The sprawling saga of the M. Knoedler & Co. Gallery forgery scandal is approaching a full decade since the storied gallery closed abruptly in 2011 (fuller background further below). The last pending civil suit related to the case is now headed for trial in July after the U.S. District Court denied a motion for summary judgment by the gallery’s shareholders that argued that they could not be responsible for the company’s liability. Judge Paul G. Gardephe of the Southern District of New York ruled that there were factual disputes on whether those shareholders indeed could be responsible for alter ego liability that can only be resolved at a trial. The court did award Defendant Michael Hammer summary judgment on the plaintiffs’ fraud, fraudulent concealment, aiding and abetting fraud, aiding and abetting fraudulent concealment, conspiracy to commit fraud, and conspiracy to commit fraudulent concealment, RICO, and RICO conspiracy claims.
Topics: Ann Freedman, Jackson Pollock, Robert Motherwell, Southern District of New York, RICO, Glafira Rosales, M. Knoedler & Co., Abstract Expressionist, Gardephe, piercing the corporate veil, Monsanto, Roundup, Michael Hammer, 8-31, Knoedler LLC, alter ego
For more than two years now, the collapse of the M. Knoedler & Co. Gallery in New York amidst allegations of forged paintings by well-known 20th Century artists has sent ripples in all directions: legal, art historical, legislative, and connoisseurship. Several recent developments have drawn focus to the likely litigation fallout among those affected by the scandal.
Topics: Andy Warhol Foundation, Daedalus Foundation, William K. Rashabaum, Forgery, Knoedler, Ann Freedman, Wolfgang Belctracchi, Marco Grassi, Jackson Pollock, Robert Motherwell, Patricia Cohen, The New Yorker, Litigation, Glafira Rosales, New York Times, M. Knoedler & Co., connoisseurship, New York Magazine, National Public Radio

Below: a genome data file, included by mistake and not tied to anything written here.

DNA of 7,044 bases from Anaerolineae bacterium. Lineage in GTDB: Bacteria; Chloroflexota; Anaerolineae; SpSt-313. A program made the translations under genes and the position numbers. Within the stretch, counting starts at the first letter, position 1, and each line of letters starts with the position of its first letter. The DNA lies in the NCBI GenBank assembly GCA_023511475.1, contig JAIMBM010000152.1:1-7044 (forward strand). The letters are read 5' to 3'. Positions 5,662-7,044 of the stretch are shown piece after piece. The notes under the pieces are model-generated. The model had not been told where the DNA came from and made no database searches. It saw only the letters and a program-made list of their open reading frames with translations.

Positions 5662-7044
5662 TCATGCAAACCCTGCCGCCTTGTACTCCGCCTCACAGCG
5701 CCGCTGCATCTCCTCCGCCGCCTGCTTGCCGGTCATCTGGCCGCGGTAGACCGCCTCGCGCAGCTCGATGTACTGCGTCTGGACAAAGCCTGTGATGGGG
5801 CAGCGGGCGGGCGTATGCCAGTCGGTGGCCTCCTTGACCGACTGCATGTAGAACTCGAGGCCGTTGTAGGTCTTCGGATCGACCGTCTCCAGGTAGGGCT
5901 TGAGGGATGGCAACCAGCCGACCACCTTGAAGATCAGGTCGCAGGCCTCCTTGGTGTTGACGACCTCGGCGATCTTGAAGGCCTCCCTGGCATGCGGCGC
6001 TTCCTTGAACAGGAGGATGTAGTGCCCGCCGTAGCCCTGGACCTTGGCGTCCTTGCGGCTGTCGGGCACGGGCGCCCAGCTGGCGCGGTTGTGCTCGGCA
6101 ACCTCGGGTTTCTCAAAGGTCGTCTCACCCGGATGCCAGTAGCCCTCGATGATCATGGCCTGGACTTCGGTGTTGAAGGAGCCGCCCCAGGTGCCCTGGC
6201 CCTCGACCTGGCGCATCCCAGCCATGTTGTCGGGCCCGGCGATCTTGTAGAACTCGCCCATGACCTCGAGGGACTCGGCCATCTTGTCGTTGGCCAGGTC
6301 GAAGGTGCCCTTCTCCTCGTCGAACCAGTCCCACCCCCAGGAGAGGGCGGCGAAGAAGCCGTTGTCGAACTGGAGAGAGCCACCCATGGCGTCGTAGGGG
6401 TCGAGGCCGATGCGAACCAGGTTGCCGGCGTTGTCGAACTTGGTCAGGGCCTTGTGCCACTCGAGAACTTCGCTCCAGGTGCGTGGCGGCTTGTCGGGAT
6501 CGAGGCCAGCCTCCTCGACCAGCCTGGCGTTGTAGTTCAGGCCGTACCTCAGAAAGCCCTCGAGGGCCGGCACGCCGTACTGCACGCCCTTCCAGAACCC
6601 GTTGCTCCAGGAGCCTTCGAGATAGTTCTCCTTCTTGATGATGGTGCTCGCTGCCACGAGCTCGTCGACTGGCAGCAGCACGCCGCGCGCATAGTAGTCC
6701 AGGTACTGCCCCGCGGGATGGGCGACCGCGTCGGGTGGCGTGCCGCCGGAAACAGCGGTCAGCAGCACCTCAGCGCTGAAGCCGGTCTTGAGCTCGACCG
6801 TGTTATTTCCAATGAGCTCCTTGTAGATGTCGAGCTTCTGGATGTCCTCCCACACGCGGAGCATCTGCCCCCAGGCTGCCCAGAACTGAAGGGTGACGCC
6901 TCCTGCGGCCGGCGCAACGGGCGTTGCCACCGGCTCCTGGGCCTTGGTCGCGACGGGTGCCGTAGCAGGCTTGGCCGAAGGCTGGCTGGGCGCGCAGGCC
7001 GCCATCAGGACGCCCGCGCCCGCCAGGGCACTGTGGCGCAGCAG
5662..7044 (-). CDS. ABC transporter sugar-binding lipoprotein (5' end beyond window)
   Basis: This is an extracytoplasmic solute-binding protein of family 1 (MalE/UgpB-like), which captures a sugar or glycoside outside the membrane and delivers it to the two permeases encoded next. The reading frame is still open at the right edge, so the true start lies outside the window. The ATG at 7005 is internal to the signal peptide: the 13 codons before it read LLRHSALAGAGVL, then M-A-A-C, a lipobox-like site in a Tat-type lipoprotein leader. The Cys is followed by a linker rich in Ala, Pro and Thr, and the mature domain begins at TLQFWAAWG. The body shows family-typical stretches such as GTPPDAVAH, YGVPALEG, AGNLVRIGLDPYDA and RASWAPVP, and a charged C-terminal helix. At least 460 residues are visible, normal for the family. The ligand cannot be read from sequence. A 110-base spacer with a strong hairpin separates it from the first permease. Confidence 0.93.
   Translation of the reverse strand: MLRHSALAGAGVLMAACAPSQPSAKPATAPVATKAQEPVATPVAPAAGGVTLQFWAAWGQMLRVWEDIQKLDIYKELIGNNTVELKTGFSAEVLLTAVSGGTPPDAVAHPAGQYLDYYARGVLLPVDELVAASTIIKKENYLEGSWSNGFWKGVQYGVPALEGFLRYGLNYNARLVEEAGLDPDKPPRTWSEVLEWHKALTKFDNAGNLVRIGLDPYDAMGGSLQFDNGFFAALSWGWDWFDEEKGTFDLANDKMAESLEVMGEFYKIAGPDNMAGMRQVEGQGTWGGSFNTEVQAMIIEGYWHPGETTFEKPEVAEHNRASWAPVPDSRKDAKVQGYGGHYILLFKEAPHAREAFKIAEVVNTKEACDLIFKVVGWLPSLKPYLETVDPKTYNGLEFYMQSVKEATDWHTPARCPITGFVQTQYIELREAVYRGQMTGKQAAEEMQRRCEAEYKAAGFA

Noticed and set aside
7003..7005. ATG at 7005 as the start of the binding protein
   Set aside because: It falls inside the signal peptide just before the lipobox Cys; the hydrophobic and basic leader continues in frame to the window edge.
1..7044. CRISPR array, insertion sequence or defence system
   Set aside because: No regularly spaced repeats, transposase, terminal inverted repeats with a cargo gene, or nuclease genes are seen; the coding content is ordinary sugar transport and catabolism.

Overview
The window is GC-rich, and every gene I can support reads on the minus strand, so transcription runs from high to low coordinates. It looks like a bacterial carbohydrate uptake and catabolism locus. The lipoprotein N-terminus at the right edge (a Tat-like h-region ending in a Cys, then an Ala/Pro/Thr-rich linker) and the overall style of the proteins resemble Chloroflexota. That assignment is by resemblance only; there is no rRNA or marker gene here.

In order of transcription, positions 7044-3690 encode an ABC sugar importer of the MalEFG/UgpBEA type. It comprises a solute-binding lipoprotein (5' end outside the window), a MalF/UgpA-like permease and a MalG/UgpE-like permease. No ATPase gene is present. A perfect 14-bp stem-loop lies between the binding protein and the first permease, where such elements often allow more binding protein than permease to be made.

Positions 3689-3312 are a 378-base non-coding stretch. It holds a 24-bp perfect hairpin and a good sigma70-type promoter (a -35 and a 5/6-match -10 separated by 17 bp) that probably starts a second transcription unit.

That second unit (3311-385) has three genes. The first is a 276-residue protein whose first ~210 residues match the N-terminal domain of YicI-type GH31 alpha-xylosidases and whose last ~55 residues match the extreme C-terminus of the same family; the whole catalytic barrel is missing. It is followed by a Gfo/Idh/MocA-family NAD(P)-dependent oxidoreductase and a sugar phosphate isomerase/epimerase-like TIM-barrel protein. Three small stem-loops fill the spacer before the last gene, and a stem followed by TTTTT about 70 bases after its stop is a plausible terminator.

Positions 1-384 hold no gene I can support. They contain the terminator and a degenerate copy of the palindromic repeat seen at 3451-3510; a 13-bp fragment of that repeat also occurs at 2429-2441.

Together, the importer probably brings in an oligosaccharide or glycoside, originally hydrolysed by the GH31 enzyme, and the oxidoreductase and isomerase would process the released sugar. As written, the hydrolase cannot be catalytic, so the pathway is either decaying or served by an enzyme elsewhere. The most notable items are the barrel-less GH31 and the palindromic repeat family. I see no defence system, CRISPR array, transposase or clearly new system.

A fascinating panel discussion on "artist-endowed foundations" was held on November 8, 2011 at the Sackler Museum at Harvard University. The panel was convened to share and discuss the findings of the Aspen Institute's National Study of Artist-Endowed Foundations (the “Study”). The Study defines an artist-endowed foundation as a private foundation created or endowed by a visual artist for use in furthering charitable and educational activities serving a public benefit. The foundations are generally funded with any combination of art collections, archives, libraries, intellectual property and investment assets.
Topics: Carolyn Somers, Roy Lichtenstein Foundation, The Pollock-Krasner Foundation, Charitable Foundations, Jack Cowart, Joan Mitchell Foundation, Christine J. Vincent, Robert Motherwell, Center for Nonprofit Organizations, Sackler Museum, Aspen Institute's National Study of Artist-Endowed, Marion R. Fremont-Smith, Harvard University Art Museums, Dedalus Foundation, Charles C. Bergman